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PhD defence N.J. Speetjens

20 March 2024 11:45 - 13:15

Arteries of a Changing Arctic: Small Rivers on a Global Scale

This thesis explores the intensification of the freshwater cycle under ongoing climate change through the lens of a specific landscape type: The ice-wedge polygon tundra. Permafrost degradation plays an important role in the shifting arctic biogeochemical cycle and large uncertainties exist regarding arctic land-ocean fluxes. The manuscript focuses on three investigations: 1. Local scale study: The study examines an Arctic lowland watershed in a permafrost degradation zone near the Arctic Ocean shoreline. The findings reveal differences in soil porewater DOM properties and DOC concentrations between different thermal layers and landforms, impacting hydrology and biogeochemical fluxes. Lateral fluxes of dissolved organic matter (DOM) from soil to streams are influenced by polygon type and drainage patterns. 2. Global scale inventory: The thesis highlights the lack of focus on smaller arctic river systems in scientific literature when upscaling lateral fluxes to the pan-Arctic scale. We present a comprehensive circum-arctic catchment database, which contains over 140 climatic, physiographic, and environmental variables. This database allows for the identification of catchments draining into the Arctic Ocean and their associated characteristics. Notably, smaller catchments in the northernmost regions, underlain by continuous permafrost and featuring substantial permafrost-specific terrain types, are found to be more vulnerable to temperature increases and are crucial in lateral carbon fluxes. 3. Modeling lateral fluxes: The thesis proposes a conceptual hydrological-biogeochemical model for ice-wedge polygon terrain to simulate runoff and DOC flux. The model indicates increased lateral flux in catchments transitioning from low-centered to high-centered polygon-dominated landscapes due to increased drainage and subsequent DOC export. The research emphasizes the importance of studying lateral biogeochemical fluxes from permafrost landscapes and the challenges in quantifying these fluxes. It suggests the need for improved field studies, data collection, and the development of scalable models to better predict and understand the impacts of permafrost thaw and climate change on Arctic ecosystems and the global carbon budget.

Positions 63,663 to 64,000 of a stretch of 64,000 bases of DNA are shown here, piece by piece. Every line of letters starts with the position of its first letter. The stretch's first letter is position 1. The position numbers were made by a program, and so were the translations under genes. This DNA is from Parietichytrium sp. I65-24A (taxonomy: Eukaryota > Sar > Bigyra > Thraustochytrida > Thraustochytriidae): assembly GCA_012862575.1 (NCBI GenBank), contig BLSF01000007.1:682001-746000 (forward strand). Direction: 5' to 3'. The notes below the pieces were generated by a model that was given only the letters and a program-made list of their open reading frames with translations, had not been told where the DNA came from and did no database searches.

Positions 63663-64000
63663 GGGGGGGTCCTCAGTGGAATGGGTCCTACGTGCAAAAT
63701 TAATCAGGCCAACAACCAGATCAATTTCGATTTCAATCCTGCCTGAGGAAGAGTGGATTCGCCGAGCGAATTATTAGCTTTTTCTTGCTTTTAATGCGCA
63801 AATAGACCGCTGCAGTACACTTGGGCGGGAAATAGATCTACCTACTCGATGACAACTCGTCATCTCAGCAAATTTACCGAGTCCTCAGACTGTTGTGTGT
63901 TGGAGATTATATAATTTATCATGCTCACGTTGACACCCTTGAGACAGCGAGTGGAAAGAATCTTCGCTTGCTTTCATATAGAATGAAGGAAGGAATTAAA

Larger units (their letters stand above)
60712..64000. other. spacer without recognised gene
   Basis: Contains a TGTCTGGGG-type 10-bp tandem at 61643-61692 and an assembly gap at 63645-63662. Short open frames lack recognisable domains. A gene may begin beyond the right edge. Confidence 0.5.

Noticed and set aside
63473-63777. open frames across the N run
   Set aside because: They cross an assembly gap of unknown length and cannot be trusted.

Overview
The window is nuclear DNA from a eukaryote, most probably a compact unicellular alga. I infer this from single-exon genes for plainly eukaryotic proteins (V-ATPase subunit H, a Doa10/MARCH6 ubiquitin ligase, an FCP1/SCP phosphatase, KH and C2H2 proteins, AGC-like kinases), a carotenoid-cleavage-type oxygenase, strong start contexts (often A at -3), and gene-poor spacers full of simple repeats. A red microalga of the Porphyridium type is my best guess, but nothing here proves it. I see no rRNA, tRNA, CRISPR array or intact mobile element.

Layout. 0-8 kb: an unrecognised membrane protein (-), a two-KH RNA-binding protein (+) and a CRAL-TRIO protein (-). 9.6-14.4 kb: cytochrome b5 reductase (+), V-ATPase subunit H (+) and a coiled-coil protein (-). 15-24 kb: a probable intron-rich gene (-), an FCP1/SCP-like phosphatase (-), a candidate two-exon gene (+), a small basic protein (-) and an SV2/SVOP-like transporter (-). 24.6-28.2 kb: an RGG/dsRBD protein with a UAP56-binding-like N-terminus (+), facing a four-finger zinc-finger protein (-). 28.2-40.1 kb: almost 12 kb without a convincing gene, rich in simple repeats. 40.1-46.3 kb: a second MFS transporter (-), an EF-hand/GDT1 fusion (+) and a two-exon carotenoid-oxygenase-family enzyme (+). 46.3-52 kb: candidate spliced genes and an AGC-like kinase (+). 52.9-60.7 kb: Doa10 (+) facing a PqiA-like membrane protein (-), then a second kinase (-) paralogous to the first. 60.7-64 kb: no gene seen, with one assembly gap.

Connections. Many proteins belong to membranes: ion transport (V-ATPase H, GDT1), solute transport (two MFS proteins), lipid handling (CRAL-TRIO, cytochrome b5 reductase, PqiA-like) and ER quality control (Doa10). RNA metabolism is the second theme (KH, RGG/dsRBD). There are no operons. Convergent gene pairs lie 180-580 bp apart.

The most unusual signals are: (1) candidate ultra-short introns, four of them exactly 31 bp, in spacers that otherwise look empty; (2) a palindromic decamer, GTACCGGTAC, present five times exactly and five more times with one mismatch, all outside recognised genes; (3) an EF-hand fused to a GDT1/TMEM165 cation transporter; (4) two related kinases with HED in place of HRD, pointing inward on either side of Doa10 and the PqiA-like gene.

More information on the thesis

Programme

PhD defence by N.J. Speetjens

PhD Faculty of Science

Supervisors:

  • dr. J.E. Vonk
  • dr. S.S.N. Veraverbeke
  • dr. W.R. Berghuijs

The PhD defence can also be followed online.

About PhD defence N.J. Speetjens

Starting date

  • 20 March 2024

Time

  • 11:45 - 13:15

Location

  • Auditorium, Hoofdgebouw

Address

  • De Boelelaan 1105
  • 1081 HV Amsterdam

Follow the defence online

Go to livestream
Niek Jesse Speetjens